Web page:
@techconc <br><br>You say:<br>" I don't get the attitude that companies don't have a right to protect their intellectual property that took years of research and lot's of money to develop"<br><br>What you just said there, in many cases isn't exactly so. Sure it can take a long time and lots of work to develop a product. But its not unusual for one singular product to encompass numerous patents. Patents are supposed to exist due to someone developing a particular invention of a sort that took true creativity that wouldn't be replicated by just about anyone else educated in the field of work who might try and resolve the same problem. A patent is not supposed to be that you simply come up with the most obvious solution, even if it took a lot of work to get there. Patent ownership is not supposed to hogtie an entire industry from using the most obvious and convenient solutions to technical problems. Patents are not supposed to be given out for no other reason then you got to the patent office with an idea first, the idea is supposed to reflect a unique level of creativity that wouldn't simply be replicated by anyone working on the same problem.<br><br>The problem is that for many years now in the high tech industry in particular, it appears that truckloads of patents have been given out that may have taken some hard wok to produce the specific "invention" but its roughly the same solution most people would have come up with if they were working on it. The problem arises of course when company number two tries to come out with a competing product and lo and behold many of their solutions to various issues are pretty much the same as the company who made it to the patent office first. Its typically not involving any kind of direct stealing of someones ideas, its simply that when the easiest solutions work best its commonplace for different people who are educated in a particular field to come up with similar ideas. Think about that. <br><br>In some industries, certain professionals are actually supposed to come up with the same solutions as others in their field. But it appears that when something is a "patentable" kind of idea, the people at the patent office apparently have no clue that similarly educated people will typically come up with similar ideas when the idea is the simplest solution and it works well. And because nobody at the patent office seems to have a clue what is a truly inventive and unique solution to issues in the high tech industry, the patent office's solution appears to be to simply give a patent out for any idea they have never seen before without any clue that if it were the world of food by analogy for example, they would be giving out a patent for a frankfurter on a stick. Or maybe a squeezable ketchup bottle. Maybe a salt shaker with larger holes in the lid for people who like using extra salt. Sure the first time someone came up with those ideas, they were new, but not particularly inventive really.<br><br>A common problem is that in IT and high tech generally, you have had many forward looking individuals over the years who looked a little far too forward and cobbled up various ideas and bits of software to accomplish particular things that at the time didn't really need doing, or that nobody was interested in at the time, and they patented those ideas. Years later the due to other new inventions coming along the need for the older invention finally comes to fruition. But of course now there are many competitors and all their big brains come up with the same software/hardware solutions and again, lo and behold Buddy who made it to the patent office years ago, when the idea was a white elephant that had no real application at the time, well Buddy is now rich because he sat down and "thought up" this simple and obvious solution back when nobody needed it. Now everyone needs it and its the obvious solution but its been patented. Ludicrous.<br><br>How does all this stifle innovation? Well, more often then not, its not these crap box patents that bring a whole lot of genius to a product because quite frankly anyone working in the area could have thought them up. The true innovation is how these patented ideas are combined into a slick user friendly product at a reasonable price.<br><br>If you prevent companies from using simple effective ideas in their products, you are essentially FORCING them to do one of three things;<br><br>1. Try to reinvent the wheel to be different then a wheel but do the same thing as a wheel just as well or better then a wheel.<br><br>2. License the patent for the wheel off of the company who made it to the patent office first with the wheel invention.<br><br>3. Don't make anything that will need a wheel or anything close enough to a wheel that will get you sued for using wheels.<br><br>All the above three stifles innovation. Its not a hard question.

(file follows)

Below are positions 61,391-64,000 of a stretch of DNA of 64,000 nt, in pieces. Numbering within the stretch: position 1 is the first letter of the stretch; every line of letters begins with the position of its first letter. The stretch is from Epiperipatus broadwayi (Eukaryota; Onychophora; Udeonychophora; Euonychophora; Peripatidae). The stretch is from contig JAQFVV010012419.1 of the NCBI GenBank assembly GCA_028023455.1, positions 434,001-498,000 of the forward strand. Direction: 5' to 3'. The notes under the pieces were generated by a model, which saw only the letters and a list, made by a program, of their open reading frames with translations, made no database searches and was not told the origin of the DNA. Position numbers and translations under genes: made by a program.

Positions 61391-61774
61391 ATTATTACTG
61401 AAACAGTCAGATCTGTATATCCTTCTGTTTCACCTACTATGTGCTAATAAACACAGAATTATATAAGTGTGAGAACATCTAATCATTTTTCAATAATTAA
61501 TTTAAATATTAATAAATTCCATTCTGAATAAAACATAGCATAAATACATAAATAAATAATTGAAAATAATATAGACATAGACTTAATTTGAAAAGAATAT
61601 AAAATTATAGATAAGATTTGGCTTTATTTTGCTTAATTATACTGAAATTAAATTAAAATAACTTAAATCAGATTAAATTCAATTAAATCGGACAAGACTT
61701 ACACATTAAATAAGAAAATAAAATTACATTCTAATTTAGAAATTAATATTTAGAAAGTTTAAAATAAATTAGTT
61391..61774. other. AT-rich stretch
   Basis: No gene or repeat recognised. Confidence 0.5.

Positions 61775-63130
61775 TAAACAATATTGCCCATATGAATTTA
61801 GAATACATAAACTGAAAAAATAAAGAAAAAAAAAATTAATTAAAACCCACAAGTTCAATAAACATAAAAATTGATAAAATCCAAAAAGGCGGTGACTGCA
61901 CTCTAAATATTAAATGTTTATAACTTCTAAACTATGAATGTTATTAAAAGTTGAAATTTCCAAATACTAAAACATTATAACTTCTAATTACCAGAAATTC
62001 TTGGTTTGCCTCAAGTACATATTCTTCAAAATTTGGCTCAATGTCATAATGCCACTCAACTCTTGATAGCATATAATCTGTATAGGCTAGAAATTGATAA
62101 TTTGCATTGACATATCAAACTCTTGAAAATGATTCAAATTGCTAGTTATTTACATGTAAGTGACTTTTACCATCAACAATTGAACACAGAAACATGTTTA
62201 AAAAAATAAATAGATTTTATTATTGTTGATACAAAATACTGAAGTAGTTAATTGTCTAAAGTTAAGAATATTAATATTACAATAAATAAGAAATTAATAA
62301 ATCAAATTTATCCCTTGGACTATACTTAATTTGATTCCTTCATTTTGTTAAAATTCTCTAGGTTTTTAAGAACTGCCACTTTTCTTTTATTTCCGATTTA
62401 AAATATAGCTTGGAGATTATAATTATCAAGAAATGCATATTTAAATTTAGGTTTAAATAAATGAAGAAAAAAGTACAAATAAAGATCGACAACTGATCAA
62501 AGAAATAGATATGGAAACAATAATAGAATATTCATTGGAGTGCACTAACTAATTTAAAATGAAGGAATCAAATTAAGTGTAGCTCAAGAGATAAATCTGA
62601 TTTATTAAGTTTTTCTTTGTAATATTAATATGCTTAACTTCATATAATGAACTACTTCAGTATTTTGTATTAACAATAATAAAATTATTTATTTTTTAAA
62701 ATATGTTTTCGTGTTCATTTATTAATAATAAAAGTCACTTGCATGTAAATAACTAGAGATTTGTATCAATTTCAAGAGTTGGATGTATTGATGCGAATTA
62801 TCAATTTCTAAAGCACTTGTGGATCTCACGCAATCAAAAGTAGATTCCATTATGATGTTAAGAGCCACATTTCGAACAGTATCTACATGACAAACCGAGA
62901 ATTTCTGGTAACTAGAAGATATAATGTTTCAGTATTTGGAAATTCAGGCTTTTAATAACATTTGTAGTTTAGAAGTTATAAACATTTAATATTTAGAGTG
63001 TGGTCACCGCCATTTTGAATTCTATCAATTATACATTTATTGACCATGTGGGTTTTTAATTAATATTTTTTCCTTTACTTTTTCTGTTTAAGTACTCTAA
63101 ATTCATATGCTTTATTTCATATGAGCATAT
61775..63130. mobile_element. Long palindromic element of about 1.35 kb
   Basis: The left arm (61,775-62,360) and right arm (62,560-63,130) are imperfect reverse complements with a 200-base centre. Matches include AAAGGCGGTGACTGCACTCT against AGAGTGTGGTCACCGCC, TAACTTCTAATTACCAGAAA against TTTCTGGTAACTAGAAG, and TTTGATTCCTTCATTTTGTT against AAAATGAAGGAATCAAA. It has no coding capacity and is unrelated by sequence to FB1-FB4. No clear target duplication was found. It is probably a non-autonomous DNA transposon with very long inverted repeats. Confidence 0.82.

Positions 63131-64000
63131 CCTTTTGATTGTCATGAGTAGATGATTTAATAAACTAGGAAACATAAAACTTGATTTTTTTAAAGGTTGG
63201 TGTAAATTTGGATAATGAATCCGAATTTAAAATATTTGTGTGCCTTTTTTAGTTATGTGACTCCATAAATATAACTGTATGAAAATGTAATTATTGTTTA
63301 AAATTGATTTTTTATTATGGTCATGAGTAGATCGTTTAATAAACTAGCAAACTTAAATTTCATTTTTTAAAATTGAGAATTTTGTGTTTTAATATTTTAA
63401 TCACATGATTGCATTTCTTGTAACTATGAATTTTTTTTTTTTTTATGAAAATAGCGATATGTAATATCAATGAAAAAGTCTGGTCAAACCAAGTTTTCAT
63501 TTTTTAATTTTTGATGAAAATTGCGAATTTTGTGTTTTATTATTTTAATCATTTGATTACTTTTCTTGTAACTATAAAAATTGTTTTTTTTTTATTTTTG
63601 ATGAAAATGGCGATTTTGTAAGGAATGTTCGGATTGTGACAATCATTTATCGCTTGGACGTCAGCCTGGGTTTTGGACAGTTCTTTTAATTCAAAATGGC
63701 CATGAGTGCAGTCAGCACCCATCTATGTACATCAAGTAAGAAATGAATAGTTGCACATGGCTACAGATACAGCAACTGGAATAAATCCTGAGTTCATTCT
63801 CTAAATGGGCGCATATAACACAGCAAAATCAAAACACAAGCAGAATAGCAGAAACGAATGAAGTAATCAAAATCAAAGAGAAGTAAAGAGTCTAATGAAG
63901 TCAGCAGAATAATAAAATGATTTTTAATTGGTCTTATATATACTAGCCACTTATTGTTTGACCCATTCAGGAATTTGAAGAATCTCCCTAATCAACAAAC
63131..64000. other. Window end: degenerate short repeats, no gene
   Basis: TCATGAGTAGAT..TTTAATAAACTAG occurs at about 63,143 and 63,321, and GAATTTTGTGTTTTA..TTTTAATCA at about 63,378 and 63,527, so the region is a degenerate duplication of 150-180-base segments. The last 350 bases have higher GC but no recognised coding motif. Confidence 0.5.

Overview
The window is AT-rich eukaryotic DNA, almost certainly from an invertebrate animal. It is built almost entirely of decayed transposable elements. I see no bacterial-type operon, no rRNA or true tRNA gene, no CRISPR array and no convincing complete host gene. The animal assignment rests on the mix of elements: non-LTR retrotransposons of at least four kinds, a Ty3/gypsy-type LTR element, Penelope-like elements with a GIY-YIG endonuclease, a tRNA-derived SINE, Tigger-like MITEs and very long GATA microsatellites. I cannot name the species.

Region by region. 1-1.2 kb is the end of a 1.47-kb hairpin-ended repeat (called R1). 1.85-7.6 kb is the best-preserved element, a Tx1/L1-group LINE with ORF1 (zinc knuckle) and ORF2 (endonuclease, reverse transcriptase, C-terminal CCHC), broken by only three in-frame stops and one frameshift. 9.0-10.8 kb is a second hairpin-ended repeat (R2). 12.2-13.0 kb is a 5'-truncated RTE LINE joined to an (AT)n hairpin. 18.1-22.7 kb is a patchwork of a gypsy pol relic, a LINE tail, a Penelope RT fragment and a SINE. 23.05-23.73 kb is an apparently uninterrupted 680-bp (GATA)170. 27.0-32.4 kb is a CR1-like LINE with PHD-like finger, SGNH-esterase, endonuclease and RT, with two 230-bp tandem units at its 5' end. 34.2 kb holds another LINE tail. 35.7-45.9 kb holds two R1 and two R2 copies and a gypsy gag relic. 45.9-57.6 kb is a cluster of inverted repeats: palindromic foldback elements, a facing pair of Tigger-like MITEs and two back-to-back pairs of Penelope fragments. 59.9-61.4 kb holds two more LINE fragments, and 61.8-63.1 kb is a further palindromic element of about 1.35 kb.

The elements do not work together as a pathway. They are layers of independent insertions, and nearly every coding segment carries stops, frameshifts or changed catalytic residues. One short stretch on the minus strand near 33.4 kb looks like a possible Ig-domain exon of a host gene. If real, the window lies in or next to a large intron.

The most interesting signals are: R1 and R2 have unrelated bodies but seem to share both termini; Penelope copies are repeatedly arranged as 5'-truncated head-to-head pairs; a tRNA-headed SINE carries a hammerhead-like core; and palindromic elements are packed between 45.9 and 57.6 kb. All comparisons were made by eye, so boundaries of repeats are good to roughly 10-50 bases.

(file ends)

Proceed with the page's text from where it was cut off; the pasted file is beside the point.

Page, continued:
Cayble
      • RE: HTC sues Apple via Google: Here come rent-a-patent lawsuits

        @toddybottom: